New York-based artist Tara Kopp’s oil-painted vignettes take the concept of a doll’s house and the make-believe that comes along with it and injects it with a cold dose of reality. The artist stages scenes using miniature dolls and furniture, and then paints those scenes in soft brushstrokes and minute detail to create emotive, haunting tableaus.
“The paintings become a narrative device to address the personal, social and cultural perspectives involving issues of connection and isolation,” says Kopp. Inspired by Edward Hopper, the artist uses light, shadow and muted colours to portray the tensions in contemporary life.
Kopp’s doll-like characters are “surrogates for the urban dweller” and her scenes are often placed in modern apartments or trailer homes. The paintings are composed like doll-house cutaways where we see multiple characters across different rooms. Kept relatively stripped back, Kopp makes sure to include some recognisable “homely” touches such as handbags hanging on the back of chairs and Chinese takeaway containers on the table.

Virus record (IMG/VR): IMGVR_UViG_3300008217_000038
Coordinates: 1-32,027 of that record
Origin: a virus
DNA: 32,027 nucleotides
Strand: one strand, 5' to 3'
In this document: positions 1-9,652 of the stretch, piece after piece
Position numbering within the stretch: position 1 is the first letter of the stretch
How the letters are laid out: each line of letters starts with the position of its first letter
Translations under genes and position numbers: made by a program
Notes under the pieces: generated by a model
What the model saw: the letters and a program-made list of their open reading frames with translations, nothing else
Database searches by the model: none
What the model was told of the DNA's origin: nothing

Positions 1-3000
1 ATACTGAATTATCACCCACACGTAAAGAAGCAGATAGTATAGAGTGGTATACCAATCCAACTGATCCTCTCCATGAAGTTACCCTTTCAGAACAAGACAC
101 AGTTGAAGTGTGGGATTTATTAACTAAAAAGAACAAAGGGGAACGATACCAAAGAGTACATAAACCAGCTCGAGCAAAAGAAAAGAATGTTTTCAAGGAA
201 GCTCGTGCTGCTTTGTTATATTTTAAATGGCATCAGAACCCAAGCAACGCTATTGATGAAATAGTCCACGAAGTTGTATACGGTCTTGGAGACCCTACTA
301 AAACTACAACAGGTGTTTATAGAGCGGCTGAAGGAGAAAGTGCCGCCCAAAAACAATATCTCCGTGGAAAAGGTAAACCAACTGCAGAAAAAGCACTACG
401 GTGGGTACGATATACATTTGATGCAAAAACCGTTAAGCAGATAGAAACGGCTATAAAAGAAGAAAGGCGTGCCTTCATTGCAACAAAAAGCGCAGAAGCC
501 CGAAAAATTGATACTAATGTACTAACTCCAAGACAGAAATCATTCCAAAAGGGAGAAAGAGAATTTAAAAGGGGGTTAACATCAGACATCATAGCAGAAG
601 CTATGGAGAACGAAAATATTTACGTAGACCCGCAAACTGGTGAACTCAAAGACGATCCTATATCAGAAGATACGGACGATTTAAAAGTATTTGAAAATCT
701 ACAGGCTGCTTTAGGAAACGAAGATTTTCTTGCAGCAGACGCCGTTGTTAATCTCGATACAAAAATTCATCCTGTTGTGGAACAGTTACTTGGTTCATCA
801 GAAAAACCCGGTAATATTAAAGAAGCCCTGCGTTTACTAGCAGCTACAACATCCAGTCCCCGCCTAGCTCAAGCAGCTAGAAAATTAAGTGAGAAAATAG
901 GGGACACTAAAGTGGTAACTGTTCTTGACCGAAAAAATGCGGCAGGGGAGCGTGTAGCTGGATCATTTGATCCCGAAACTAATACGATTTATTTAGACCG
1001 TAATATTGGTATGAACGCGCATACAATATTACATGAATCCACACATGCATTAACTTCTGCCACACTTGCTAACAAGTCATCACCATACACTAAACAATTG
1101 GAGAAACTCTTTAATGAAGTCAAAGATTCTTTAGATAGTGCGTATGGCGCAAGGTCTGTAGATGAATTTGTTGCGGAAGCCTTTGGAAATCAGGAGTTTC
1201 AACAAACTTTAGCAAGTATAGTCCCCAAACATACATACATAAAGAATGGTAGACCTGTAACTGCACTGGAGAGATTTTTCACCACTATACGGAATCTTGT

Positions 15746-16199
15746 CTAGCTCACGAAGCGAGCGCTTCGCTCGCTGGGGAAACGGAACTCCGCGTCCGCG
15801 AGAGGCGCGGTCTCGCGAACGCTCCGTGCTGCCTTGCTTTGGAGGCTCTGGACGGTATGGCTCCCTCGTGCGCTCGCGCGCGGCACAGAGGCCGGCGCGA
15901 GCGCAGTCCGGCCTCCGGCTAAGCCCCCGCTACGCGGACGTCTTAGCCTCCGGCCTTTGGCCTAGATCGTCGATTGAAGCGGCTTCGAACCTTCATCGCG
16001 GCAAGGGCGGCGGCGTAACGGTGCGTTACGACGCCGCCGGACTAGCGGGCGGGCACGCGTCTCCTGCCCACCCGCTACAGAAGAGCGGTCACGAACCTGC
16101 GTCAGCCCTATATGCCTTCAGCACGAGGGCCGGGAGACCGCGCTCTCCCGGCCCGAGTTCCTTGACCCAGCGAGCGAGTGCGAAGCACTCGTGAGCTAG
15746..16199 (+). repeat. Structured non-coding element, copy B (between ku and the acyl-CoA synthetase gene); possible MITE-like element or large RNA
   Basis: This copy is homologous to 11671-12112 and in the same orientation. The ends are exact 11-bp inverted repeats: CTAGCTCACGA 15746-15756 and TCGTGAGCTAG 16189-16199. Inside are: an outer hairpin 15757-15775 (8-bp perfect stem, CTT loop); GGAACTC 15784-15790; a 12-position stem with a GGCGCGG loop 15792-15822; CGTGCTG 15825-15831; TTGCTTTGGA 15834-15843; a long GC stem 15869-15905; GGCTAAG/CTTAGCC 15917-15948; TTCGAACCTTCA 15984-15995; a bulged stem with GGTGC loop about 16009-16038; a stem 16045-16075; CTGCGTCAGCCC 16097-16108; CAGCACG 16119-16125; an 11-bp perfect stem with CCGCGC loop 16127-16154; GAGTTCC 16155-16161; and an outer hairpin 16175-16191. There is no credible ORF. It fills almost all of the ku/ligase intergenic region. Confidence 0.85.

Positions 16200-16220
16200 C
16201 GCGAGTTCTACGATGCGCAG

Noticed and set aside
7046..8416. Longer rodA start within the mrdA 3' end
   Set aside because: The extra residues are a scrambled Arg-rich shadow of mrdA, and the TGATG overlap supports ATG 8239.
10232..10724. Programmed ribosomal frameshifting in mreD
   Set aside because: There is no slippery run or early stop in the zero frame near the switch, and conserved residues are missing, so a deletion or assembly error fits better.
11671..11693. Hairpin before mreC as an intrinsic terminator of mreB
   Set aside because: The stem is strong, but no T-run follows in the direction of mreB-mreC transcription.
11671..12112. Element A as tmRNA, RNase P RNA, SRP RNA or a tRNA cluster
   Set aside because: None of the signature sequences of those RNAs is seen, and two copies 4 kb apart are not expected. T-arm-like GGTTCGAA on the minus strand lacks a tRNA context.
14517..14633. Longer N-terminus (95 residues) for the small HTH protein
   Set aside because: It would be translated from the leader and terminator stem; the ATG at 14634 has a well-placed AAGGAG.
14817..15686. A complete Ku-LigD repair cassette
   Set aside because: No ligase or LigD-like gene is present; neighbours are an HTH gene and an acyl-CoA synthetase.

“Each painting is a page from a personal and intimate diary filled with mundane moments, silences, and uneasy encounters”
This offers a sense of familiarity to her works, enhanced by the everyday activities carried out by the figures that often allude to traditional roles. This subtle divide adds a slightly ominous feeling to each image, which feels entirely intentional. “From modern architecture and design to home appliances and technology, my work appropriates recognisable symbols to question expectations of adulthood around activities in the home,” explains the artist.
The beauty in Kopp’s work is the delicate emotion she’s able to convey despite her subjects and their miniature world simply mimicking the real world and our lives. This sense of intimacy is achieved through the inclusion of the artist’s own experiences within each work. “Each painting is a page from a personal and intimate diary filled with mundane moments, silences, and uneasy encounters,” explains Kopp. “Each prop tells a story, while the stark and fragmented structures build a tension among the characters.”